Lord, you know me better than I know myself. Your Spirit pervades every moment of my life. Thank you for the grace and love you shower on me. Thank you for your constant, gentle invitation to let you into my life. Forgive me for the times I have refused that invitation, and closed myself off from you. Help me in the day to come, to recognise your presence in my life, to open myself to you, to let you work in me, to your greater glory. Amen.
Read over the passage, slowly, several times and see if any word or phrase stands out for you, and stay with that phrase for as long as you like before turning your attention to any other.
The process is a bit like sucking a boiled sweet (for US readers, hard candy). Do not try to analyse the phrase, just as you would not normally break up a boiled sweet and subject it to chemical analysis before tasting it.
Often a phrase will catch the attention of our subconscious mind's needs long before our conscious mind is aware of the reason for the attraction. That is why it is good to remain with the phrase for as long as possible without trying to analyse it.
I may find all sorts of distractions running through my mind, but some thoughts, far from being distractions, can become the substance of my prayer. It is as though the phrase of Scripture is a searchlight which plays upon my stream of consciousness, thoughts, memories, reflections, daydreams, hopes, ambitions, fears, and I pray out of the mixture of God's word and my inner thoughts and feelings.
The opening verse of the Bible, Now the earth was a formless void, there was darkness over the deep and God's spirit hovered over the water, is describing a present state of affairs, not a past event, and when I pray from the Scriptures I am letting the spirit of God hover over the chaos and darkness of my being.
When I allow the word of God to hover over my preoccupations, then anything can happen, for he is the God of surprises. It is important that I do not hide my inner chaos from the word of God or from myself. We are often so trained that we think it wrong to allow any negative feelings entry into our prayer, especially negative feelings about God. We have to learn to grow out of this training, expressing our feelings and thoughts freely before God and trusting that he is big enough to take our tantrums. There is no point in pretending before God, who knows us better than we know ourselves.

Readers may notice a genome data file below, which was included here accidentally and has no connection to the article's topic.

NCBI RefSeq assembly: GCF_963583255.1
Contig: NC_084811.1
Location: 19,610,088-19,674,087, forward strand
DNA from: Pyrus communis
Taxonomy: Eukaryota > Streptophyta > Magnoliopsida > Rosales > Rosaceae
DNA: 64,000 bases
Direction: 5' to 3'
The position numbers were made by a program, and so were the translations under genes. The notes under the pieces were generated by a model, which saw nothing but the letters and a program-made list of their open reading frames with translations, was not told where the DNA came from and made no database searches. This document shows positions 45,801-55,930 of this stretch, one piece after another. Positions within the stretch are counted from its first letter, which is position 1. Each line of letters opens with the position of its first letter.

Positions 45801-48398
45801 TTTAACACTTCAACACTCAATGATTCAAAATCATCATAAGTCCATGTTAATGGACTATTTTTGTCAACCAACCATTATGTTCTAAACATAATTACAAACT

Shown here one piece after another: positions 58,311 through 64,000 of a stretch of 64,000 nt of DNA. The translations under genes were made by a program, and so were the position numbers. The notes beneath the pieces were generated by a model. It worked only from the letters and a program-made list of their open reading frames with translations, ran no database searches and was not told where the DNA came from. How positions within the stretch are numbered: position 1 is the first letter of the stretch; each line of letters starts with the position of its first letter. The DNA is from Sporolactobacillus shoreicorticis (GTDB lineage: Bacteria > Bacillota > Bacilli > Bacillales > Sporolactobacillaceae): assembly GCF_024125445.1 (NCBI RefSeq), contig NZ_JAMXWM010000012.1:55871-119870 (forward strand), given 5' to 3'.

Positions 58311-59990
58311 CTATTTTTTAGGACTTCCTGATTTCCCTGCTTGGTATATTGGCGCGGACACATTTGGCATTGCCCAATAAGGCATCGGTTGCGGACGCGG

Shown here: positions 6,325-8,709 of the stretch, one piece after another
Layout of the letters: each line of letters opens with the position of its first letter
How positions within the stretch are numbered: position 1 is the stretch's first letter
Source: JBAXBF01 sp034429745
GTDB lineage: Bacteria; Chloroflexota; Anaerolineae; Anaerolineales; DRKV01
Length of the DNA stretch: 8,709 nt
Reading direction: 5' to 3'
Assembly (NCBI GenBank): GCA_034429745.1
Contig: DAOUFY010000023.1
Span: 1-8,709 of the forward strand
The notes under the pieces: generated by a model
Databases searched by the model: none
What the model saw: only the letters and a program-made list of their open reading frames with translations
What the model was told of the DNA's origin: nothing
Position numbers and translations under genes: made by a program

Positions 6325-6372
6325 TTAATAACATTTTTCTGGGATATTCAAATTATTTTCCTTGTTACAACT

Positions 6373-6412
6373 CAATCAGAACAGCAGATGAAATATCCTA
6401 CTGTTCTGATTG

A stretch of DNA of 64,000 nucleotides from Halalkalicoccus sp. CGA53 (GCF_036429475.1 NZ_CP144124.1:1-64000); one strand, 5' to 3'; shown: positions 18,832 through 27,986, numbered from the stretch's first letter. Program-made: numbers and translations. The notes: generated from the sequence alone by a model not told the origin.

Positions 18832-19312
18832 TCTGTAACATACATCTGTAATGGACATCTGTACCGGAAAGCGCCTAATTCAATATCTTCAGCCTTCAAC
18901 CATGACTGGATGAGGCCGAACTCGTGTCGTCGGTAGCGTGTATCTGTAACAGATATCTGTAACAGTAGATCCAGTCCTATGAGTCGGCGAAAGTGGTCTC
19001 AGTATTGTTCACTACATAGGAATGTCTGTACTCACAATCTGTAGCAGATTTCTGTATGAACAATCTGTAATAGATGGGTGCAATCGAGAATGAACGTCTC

There is no thought, feeling or desire within you which cannot become the substance of your prayer in the light of God's word, when you know that God loves the chaos that is you and that his Spirit working in you can do infinitely more than you can think or imagine.
Trying to pray like this, it may well happen that the mind begins to fill with questions and apparent distractions. How do I know that I am not deceiving myself? How do I know these words are true, that God really does communicate himself through them? Do I really have faith in God? These are valid questions, but for now let them wait. When a child is frightened in the night, mother goes and lifts the child and says, 'It's all right,' and the child gradually quietens. But if she has a prodigy on her hands who replies, 'But mother, what epistemological and metaphysical assumptions are you making in that statement and what empirical evidence can you adduce in support of your contention?' then mother really has a problem in her arms. In prayer we are like that impossible child if we refuse to listen to God until he has measured up to whatever criteria we may care to lay down. We communicate with him first with our hearts. The heart is not mindless: it has reasons, deeper than we can see at first with our conscious minds.
Having left the questions aside for now, what do I do with all the other distractions which flood my mind? I may begin to wonder if I left the gas on, or remember an Email I forgot to send. If it is urgent, like the gas, the safest thing is to go and check. With matters that can wait, perhaps jot them down for later. Anything else which comes to mind, far from being a distraction, can become the substance of my prayer.
Imagine you see Jesus sitting close to you. In doing this you are putting your imagination at the service of your faith. Jesus isn't here in the way you are imagining him, but he certainly is here, and your imagination helps to make you aware of this. Now, speak to Jesus .... if no one is around, speak out in a soft voice .... Listen to what Jesus says to you in reply, or what you imagine him to say .... That is the difference between thinking and praying. When we think, we generally talk to ourselves. When we pray, we talk to God.
Anthony de Mello SJ, Sadhana pages 78-79
Saint Ignatius calls this conversation a 'colloquy', and says:
A colloquy is made, properly speaking, in the way one friend speaks to another, or a servant to one in authority - now begging a favour, now accusing oneself of some misdeed, now telling one's concerns and asking counsel about them. .... In the colloquies we ought to converse and beg according to the subject matter; that is, in accordance with whether I find myself tempted or consoled, desire to possess one virtue or another, or to dispose myself in one way or another, or to experience sorrow or joy over the matter I am contemplating. And finally I ought to ask for what I more earnestly desire in regard to some particular matters.
The Spiritual Exercises nos 54, 199